"The difficulty in applying coating to a dome surface 170 feet in the air is pretty unique," continues Hobart. "The removal of the existing surface involved hand-operated scabblers and scarifiers to remove the 40-year-old buildup of elastomeric coatings." In addition, "The dome itself is made up of individual pie-shape pieces bolted onto a steel frame. Where each of these sections meets, Gacoflex neoprene sheet at a width of 9 inches was installed. This permits each section to move without affecting the overall performance of the membrane."
Someone who knows full well what challenges this job entailed is Michael Smith, superintendent and project manager for Best Roofing and Waterproofing. The company has been in business for over 15 years and has offices in San Francisco, Hayward and Gardena. After coming in as the low bidder, a crew of 15 began work on the Palace of Fine Arts in June of 2004. A successful company that does a lot of high profile jobs, Best Roofing is experienced with Gaco products.
The scope of the job involved much more than the recoating. First, workers removed existing lights. The next step was to prep the deck and dome by removing the coating, scarifying and grinding. Crews then repaired cracks, did some patching and removed and replaced the drain bowls, followed by sealing with Sika 223 and Armortech 110. Crews also changed rain leaders (from galvanized to copper) at this time, followed by more patching and caulking. Next came primer (Gaco Western's E-5320, a water-based material that is an adhesion promoter for concrete and metal.), base coat and top coats from Gaco. The last step was to replace the lights, which crews were still working on as of December 2004.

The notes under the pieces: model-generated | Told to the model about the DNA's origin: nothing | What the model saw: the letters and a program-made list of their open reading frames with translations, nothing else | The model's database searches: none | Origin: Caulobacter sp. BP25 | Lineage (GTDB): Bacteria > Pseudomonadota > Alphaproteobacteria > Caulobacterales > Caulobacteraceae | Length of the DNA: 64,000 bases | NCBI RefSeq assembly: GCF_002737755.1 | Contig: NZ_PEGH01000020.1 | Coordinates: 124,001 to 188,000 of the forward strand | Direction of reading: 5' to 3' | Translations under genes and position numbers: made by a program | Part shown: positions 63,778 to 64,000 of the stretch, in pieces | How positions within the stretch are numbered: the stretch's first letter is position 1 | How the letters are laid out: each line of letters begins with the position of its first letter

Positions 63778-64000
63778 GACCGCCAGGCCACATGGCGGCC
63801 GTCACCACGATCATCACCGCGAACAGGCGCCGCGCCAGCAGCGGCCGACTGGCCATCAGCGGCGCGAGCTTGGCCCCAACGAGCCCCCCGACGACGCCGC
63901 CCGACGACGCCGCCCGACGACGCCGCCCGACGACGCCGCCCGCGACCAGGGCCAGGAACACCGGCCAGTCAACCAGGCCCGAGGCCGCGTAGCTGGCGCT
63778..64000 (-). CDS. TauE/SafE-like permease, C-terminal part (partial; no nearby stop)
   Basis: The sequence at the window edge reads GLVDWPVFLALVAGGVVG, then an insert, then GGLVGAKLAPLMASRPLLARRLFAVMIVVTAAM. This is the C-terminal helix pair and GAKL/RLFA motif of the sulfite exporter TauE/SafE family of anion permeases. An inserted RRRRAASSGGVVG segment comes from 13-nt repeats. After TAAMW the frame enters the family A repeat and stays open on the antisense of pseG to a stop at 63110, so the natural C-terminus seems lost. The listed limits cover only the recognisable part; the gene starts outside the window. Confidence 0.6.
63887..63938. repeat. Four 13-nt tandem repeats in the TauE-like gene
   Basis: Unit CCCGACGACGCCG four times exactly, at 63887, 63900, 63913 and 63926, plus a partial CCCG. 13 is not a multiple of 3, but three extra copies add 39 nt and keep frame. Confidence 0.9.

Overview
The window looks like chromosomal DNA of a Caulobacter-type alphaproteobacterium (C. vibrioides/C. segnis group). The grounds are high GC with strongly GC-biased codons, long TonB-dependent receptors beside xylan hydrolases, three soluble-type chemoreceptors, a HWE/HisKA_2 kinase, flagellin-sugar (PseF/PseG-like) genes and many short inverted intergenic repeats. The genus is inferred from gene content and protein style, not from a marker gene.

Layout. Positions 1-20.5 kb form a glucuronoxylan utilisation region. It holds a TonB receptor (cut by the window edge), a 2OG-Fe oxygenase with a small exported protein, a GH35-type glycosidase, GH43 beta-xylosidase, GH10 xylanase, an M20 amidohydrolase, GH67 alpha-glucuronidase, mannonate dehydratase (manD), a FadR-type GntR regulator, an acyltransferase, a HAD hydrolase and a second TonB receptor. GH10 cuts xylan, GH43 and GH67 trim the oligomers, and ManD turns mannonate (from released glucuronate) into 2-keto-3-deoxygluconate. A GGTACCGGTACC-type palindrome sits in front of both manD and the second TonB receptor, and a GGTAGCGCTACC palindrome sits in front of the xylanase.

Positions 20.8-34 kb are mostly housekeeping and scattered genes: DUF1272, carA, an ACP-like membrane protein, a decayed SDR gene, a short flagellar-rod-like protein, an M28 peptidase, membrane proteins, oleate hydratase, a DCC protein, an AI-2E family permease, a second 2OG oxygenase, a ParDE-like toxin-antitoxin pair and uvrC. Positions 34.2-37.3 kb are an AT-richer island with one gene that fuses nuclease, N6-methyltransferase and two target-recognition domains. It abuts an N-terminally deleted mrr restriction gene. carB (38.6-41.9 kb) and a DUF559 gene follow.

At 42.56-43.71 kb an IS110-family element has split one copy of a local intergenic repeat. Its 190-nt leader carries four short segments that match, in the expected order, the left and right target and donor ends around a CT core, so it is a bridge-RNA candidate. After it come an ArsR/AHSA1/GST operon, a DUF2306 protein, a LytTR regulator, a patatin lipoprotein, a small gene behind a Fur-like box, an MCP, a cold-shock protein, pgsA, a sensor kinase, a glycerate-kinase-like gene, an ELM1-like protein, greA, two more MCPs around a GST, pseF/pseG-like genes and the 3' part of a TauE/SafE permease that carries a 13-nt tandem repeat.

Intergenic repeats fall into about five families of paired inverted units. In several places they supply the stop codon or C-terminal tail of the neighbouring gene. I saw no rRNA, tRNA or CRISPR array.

Best Roofing also had to install manlifts and ladders to access the job site. Workers had body harnesses, lanyards and rope grabs for safety. Smith agrees that the most challenging aspect of the job was scarifying the dome: "Down toward the edges it was almost vertical and we used hand-held tools."
Having a first-rate contractor work on the Palace of Fine Arts ensured a successful outcome, but how has Gaco Western managed to get its products repeatedly chosen to protect one of San Francisco's finest landmarks? "In the ‘60s, Gaco was the leading supplier of high-performance, liquid-applied elastomeric coatings, a relatively new concept," says Hobart. Hobart Bros. had well-established roots and contacts in the architectural community at that time and the same family has run the business since then. In the ‘80s, Hobart Bros. was in close contact with the city and had contractors in place, capable of performing this challenging project.
It's the same story for the current job, where Hobart is working with the roofing consultant, historical architect, and the city to develop a suitable assembly to meet all the requirements. "Color was a big issue, as was approved applicator capability-both monetary and labor related-and warranty," says Hobart. Most importantly, "Since its original coating, Gaco Western's products have performed well, and the company has always maintained a good relationship with the city and county of San Francisco."